Autumn Architecture

Autumn has definitely now set in and while we still have a few warm sunny days, the mornings and evenings are certainly crisper and the light has grown softer. If we are lucky, a dryish bright spell will give us a spectacular show of Autumn colour as trees light up in fiery hues to celebrate nature’s final phase of the growing year.

In trying to transfer this grand scale of the landscape into our modest plots, small deciduous trees are perfect. They add structure and outline but unlike static and unchanging evergreens they provide lots of seasonal interest and ideal habitats to attract wildlife.

If you are wanting to get a harvest yourself off a tree then Crab apples are a good option. One of the most reliable is Malus ‘John Downie’ pale pink buds open up into a froth of white blossom in spring and then produce clusters of glossy fruit ripening from yellow to deep red; wonderful for a sweet Crab Apple jelly. If you’d rather not have to worry picking up windfalls, then Amelanchier lamarkii is a great small garden tree. The show-stopping white blossom turns to small black berries to be enjoyed by the birds, while the leaves transform to opulent crimsons and oranges.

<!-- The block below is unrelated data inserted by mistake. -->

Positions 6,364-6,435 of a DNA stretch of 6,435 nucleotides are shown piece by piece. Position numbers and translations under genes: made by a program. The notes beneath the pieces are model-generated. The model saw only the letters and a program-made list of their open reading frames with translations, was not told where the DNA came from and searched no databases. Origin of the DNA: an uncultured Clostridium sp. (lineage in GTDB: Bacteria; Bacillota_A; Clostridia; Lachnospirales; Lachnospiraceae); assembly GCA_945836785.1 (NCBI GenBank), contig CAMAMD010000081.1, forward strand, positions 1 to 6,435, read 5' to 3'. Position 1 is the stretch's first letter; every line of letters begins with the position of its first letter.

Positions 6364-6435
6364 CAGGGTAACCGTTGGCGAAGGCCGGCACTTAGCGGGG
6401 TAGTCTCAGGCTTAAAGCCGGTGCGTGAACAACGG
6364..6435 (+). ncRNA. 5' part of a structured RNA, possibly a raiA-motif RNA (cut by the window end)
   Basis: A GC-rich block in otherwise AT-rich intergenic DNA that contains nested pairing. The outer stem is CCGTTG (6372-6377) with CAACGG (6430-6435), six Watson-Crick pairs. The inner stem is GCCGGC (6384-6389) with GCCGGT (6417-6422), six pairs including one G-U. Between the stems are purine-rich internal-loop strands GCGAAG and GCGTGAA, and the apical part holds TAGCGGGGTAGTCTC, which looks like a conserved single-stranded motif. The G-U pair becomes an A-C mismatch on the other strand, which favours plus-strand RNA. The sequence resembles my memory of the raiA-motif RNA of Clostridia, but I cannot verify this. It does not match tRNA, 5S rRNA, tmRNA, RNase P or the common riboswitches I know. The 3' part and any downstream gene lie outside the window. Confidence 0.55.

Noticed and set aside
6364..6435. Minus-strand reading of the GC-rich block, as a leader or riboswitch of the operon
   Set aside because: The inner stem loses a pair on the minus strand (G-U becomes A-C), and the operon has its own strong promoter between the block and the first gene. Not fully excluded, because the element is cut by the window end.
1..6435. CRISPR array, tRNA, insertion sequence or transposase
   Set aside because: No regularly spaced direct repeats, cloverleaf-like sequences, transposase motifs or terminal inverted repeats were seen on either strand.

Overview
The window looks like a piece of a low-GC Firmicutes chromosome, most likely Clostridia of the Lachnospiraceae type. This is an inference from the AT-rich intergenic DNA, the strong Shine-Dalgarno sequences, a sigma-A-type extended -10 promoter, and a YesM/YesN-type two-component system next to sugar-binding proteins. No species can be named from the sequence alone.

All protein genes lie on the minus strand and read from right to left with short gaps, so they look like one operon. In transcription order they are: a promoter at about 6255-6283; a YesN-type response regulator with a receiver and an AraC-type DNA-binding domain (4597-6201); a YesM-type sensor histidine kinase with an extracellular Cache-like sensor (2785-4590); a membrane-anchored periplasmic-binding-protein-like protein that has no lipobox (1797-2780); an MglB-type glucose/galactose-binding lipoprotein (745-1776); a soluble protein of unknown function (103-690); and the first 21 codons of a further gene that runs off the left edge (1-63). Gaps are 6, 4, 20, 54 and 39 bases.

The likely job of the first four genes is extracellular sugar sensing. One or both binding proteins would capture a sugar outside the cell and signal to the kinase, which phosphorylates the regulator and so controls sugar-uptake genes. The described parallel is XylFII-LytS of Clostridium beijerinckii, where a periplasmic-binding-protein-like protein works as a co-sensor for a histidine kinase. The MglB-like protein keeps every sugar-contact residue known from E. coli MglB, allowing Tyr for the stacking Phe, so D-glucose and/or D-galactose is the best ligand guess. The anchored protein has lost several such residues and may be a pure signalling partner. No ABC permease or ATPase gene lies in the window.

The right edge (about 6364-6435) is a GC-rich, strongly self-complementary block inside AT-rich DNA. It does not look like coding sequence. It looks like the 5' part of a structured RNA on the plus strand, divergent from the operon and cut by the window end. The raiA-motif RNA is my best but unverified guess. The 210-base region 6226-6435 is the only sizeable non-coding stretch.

It is not just the trees that provide structure in the garden, many spent seed heads give architectural form to the borders. There is nothing better than seeing sparkling spider’s webs draped through alliums and artichokes on a misty, sunny morning.

I am glad that, as gardeners, we are encouraged not to tidy up too drastically and to leave habitats for overwintering insects and seeds for birds.

Originally published in Focus magazine

0 views0 comments

Recent Posts

See All

‘In like a lion and out like a lamb’ - the old proverb about March is so often true, as we can start the month still in our winter coats and often end it digging out the summer clothes. It’s a month w